Soon after waking up we got a visit from airport security. He kindly asked me to move on as traffic control thought that I was too close to the runway! Errr ok sorry about that. To be fair to me there were signs saying where you couldn’t go and I hadn’t crossed that line. Quickly looking for another place to park we happened upon Sopley Woods and this turned out to a nice wood to get some shot of so out came the camera gear.
I tried to fly the drone in this wood but the software in the control system wouldn’t let me take off. Restricted airspace. Too close to the airport. I had only planned to fly it at about head height in amongst the trees as I was aware of the situation. I paid a lot of money for this drone and it’s great that it has such technology. DJI Spark if you are interested.
After that it was on to find another place to spend the night. I am realising that it’s going to take a lot of planning to find good places to park. It doesn’t help that I have so many pre-requisites. Phone signal, dog safety, dog exercise, photograph opportunities and van security to name a few. It’s not easy. I need to find and make more use of online maps and information.
However I lucked out and found a small car park leading onto Castleman Trailway. Presumably this is a very old by-way and it goes for many miles. Rivers, bridges, nature reserves all accessible by foot or bike. Out came the drone and a good walk for Lupa.
So far the trip has been going well if a little uninspiring in terms of locations but I reluctantly called my vehicle insurer to inform them of my new situation. Self-employed photographer living full time in a van around europe for a year. “Oh’ they said. They also said “sorry but that means that your current policy is not longer valid and we will cancel it in 7 days”. Just like that. 200 quids worth of insurance cancelled. Thanks a lot. It gets better then then gave me a new quote of £1400! So one thousand more than it was!
It seems that it’s the self-employed photographer part which is the problem. I have friends who full time in their campers around europe and they pay £350 ish. This is a real problem. It’s a lot of money.
Today we went to a caravan parts shop in Wimborne. The fridge isn’t cooling as well as it should and I worked out that this is due lack of ventilation at the rear of the fridge. So I needed some vent grills. This shop had some old items on the shelves. I get the feeling that camper van/motorhome industry has been around for a long old time.
Unable to resist I succumbed to the desire of fish and chips. This trip definitely has a budget and takeaways can’t be a regular thing but I’m still celebrating starting the trip so.
Looking for somewhere interesting I remembered an industrial estate on the east side of Bournemouth International Airport. I used to go there in the trucks. Seemed like a good place to go, maybe even get some night photography of the planes. Once we got here however the usual parking spots had been fenced off so we had to go into the estate itself and found a spot with a view of the runway. Sort of. Funny thing was not one plane landed. For the whole evening. Nothing.
With still a few things to sort out and the possibility of meeting up with a good friend on the 31st, before I leave the country, I decided to go and find a nicer place to stay for a bit close by. I knew that the eastern edge of the New Forest would have something and we found a place called Smuggler’s Road near Ringwood. This turned out to be a good move with space for Lupa to roam around and the weather is excellent to these days. Spent the day organising the van, I brought way too much stuff, and later got the drone out for some practice and filming.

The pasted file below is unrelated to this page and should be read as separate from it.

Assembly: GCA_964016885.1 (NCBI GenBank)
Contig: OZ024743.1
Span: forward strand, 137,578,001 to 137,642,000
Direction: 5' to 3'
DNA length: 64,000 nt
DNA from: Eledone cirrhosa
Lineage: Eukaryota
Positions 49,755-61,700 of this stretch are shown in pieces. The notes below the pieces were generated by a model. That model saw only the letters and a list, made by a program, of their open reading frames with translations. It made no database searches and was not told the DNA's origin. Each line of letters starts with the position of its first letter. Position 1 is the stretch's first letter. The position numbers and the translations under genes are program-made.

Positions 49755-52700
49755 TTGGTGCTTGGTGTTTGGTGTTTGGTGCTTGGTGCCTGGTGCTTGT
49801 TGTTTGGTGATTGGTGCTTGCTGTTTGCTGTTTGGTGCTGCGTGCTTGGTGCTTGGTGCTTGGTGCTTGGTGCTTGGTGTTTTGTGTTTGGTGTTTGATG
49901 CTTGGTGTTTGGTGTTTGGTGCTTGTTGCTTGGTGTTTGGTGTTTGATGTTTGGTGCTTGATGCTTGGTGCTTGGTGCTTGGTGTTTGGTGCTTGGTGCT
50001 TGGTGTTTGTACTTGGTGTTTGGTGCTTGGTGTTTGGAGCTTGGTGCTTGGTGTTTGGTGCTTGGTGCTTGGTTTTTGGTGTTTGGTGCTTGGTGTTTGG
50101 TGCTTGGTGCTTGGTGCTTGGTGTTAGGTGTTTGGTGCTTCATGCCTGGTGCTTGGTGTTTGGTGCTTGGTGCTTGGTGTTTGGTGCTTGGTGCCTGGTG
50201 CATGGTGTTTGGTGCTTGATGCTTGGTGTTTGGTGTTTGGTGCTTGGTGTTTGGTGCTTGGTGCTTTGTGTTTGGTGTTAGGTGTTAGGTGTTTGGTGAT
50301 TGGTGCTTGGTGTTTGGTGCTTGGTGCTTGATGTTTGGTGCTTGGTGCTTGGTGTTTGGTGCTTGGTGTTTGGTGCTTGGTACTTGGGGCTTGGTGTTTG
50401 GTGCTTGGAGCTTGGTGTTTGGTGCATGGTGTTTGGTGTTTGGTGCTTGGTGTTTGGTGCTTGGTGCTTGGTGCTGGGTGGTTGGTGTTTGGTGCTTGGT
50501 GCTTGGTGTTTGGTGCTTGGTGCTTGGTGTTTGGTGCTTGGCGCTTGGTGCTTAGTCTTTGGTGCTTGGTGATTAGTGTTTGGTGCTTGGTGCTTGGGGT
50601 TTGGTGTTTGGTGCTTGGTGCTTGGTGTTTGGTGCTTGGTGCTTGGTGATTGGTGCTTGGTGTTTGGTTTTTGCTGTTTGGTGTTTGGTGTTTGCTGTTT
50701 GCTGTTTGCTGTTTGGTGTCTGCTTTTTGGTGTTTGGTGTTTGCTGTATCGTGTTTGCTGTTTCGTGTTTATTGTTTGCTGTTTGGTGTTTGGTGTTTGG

A few walks for Lupa and soon enough the day is done.
So the journey begins…After 2 and half years of working and saving and then 3 months of converting the van and planning the whole trip the day finally arrived to leave. With the emotions of saying goodbye to everyone, the apprehension of what lay ahead and the blatant excitement of it all I have to admit i feel a little overwhelmed. Honestly as well there is more than a little “what the hell am I doing?”. Spending a year or more in a LDV Convoy with my dog? Are you deranged?
Despite that we went to Avon Beach near Christchurch, Dorset where Lupa had a swim and I rode the emotional rollercoaster. Quickly it came apparent that we couldn’t park in the Avon Beach car park overnight so I plotted a route north in the sat nav and before long we found a lay-by with no restrictions and also no view. But I don’t care. It’s the first night on many and it’s just brilliant to finally be on the trip.
I was in the workshop on Friday and looking over the evolving campervan I could see it was coming together. Still a lot to do but there is light at the end of the tunnel. There will be many tricky stages to come with the conversion but I feel like I can overcome those situations now.
The thought then occured to me that pretty soon I will be packing in the last items before climbing into the driver’s seat and heading off on a year long trip around the whole continent! Culture shock is a phrase that springs to mind. I have been so focused on getting the money saved and now getting the conversion done that I need to stop and think – “you know you are actually going to do this?”
Travelling through Europe and wild camping is going to be such a huge change from the life I am living now.
So I returned from a weekend in Paris yesterday and have edited the best shots that I took while I was there. The weather played nice and we actually had really nice skies on the sunday so we went into the old part of Paris.
This city has an incredible amount of character and history…